In September 2019, DFV published a post about his GME-Yolo on the subreddit “Wallstreetbets”. Yolo stands for putting all the effort into a risky stock. Even in the forum, which celebrates a “gain porn” (high gains) as well as a “loss sporn” (high losses), he was initially mocked for his Yolo. But with the regular updates and the positive numbers, he got more and more attention — and followers. His posts are more argumentative than recalling. This, too, goes against the leader’s thesis.

Much more, a cult of personality around Keith Gill, his real name, has developed. For weeks, every screenshot of his depot has included comments such as “If he’s still I’m, I’m still in” or “This is the way” (allusion to the series “The Mandalorian” and its strict code of conduct).

“Autists” and “Degenerates”

The Community itself does not take itself very seriously. The extent to which self-descriptions such as “autists”, “degenerates”, “retards” coupled with vulgar language and sexism (“tits up” for failure, “gay bears” for short sellers or meaningless comments about the woman’s friend, etc.) make it accessible to outsiders, especially women, should be questioned critically. Especially now, when “Wallstreetbets” with more than nine million members seems to have arrived a broader audience. On the other hand, I could hardly find political statements that could be attributed to a right-left spectrum or an ultra-capitalist or anti-capitalist attitude in the six weeks or so that I am there.

The subreddit is therefore not a platform for the class struggle by self-definition. Much more, the community is created for gamblers who think and hope to land the big throw with a risky bet (often options). Due to the high attention to the Gamestop share, a large number of the members now booked profits. With their “meme stocks,” they have revealed a factor that has so far been little incorporated into stock analyses and is hardly predictable: the idealistic value of a company.

In-depth analysis

But behind “Wallstreetbets” is much more than a bunch of idiots, meme posters and Yolo-gamblers. In-depth analyses (“Due Dilligence”, DD), individual companies and markets are deeply discussed, such as DFV’s Youtube contribution. After the community resisted silver speculation in recent weeks, marijuana stocks and software company Palantir, for example, came into focus.

But Gamestop was — and is — a special case. In the meantime mainly because of the hype, but just as in terms of content, as Forbes magazine recently illustrated. In the months before, hedge funds had shot into the company and artificially depressed the share price with short selling. They apparently relied on a domino effect:

  • By borrowing and selling shares en masse, the price drops
  • Frightened stockholders sell as price falls, the price drops further
  • The short sellers can buy back the borrowed shares at the latest at the return date significantly more cheaply and claim the difference (minus premium fee) as a profit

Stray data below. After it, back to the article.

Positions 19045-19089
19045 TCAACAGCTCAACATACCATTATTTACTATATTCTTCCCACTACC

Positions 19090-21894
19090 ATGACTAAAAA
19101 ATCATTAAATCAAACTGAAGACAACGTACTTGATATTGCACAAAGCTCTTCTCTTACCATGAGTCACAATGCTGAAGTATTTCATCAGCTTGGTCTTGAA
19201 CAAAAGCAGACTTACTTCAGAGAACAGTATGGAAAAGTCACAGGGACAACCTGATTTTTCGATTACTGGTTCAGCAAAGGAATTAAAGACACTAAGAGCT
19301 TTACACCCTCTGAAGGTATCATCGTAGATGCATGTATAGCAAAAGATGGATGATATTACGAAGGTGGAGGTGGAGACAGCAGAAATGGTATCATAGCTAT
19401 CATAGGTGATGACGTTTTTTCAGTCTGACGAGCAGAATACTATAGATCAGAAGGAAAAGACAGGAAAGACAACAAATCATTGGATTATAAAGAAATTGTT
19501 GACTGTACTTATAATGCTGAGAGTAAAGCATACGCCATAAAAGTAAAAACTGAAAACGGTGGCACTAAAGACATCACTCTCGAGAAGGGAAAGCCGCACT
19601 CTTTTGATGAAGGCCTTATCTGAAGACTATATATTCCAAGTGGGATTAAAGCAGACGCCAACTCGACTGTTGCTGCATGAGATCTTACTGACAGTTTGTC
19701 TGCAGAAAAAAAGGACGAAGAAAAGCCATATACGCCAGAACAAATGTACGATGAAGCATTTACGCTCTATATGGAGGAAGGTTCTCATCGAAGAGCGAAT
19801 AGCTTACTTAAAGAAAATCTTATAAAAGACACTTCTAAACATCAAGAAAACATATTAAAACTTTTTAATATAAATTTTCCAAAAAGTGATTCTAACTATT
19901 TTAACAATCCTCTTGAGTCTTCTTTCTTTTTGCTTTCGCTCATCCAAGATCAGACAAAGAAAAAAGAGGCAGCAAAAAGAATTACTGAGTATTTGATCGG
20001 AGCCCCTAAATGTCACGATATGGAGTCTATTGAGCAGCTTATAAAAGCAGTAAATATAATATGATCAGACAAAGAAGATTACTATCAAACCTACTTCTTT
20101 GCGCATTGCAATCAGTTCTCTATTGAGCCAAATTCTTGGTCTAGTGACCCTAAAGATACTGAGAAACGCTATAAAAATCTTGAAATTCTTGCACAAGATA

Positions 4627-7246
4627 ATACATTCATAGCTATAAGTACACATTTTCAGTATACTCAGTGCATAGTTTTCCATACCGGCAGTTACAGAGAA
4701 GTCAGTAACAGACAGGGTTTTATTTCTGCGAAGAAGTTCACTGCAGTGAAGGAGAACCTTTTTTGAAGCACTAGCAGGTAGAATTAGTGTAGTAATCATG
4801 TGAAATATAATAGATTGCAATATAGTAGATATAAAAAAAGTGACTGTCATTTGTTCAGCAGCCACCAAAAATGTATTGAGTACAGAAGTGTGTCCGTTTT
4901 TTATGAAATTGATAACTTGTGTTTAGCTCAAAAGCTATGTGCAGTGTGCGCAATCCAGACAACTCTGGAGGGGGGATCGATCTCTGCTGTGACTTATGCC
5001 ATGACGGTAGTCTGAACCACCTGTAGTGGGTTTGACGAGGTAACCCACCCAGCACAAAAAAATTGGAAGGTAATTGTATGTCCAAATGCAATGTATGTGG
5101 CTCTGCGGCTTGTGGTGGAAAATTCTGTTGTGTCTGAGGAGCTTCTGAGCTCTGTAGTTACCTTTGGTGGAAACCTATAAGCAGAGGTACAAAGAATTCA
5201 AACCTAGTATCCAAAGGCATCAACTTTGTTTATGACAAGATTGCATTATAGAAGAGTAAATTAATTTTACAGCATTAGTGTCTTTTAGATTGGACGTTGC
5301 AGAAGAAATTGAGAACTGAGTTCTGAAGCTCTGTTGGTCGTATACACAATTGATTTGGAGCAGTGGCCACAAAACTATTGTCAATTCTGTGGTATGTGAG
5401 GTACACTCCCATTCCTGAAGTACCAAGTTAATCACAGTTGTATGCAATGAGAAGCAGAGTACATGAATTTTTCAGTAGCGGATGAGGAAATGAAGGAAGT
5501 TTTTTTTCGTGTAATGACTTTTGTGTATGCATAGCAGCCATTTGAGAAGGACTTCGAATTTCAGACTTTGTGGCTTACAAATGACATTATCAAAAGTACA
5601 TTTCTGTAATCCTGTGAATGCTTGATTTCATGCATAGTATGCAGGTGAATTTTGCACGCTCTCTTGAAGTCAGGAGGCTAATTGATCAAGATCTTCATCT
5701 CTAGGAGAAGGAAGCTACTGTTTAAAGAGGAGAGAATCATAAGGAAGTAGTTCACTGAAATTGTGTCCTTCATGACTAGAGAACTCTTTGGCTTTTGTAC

• However, if the price rises, they can theoretically incorporate unlimited losses (this “squeeze” is the short squeeze).

They used this tactic so massively that more stocks were “shorted” than were ever in circulation. Gill was probably the first (at least publicly) to discover that the share price was massively undervalued — according to his own statements, he has been specializing in such shares for several years. He was reportedly a licensed trader — a “professional”. The extent to which this is legally relevant remains to be seen and needs to be clarified elsewhere. What is clear, however, is that he drew the link to short selling, predicted a “short squeeze,” convinced other investors — and thus should be right.

Gamestop: the “struggling company”

So far at least the very shortened version. Even the portrayal of Gamestop as a struggling or troubled company is hard to keep. Most recently, the video game chain repaid debt faster than expected and invested in structural change to adapt its outdated business model to the digital age. The fact that entrepreneur Ryan Cohen bought into the company in September 2020 and raised his shares again in December gave the already rising stock a boost and attention — and in the “Wallstreetbets” community also Gill’s forecast.

But even professional analysts agreed with this verdict. In two of the past four quarters, Gamestop topped forecasts. The average valuation was last at 13 US dollars. For comparison: in August 2020, the stock was still trading at around five dollars, or just under a third of the prediction. In addition, there are high dividend payments of at least five percent in recent years (although no continuous distribution has taken place). Moreover, hardly any institutional owners such as the giants “Blackrock” or “Vanguard” would hold their nine and five million shares respectively if they did not believe in the company.

With these factors, the opposite domino effect began:

  • Analysts and promintent investors bought in
  • The price rose, the attention also
  • More participants bought the stock, the price continued to rise
  • Gamblers saw big money by just holding the stock
  • Short sellers were forced to buy back shares at the end of January
  • This generated high demand with little supply, the price rose
  • Celebrity voices such as Elon Musk (Tesla), Michael Burry (“The Big Short”) or Jordan Belfort (“Wolf of Wallstreet”) further fueled the hype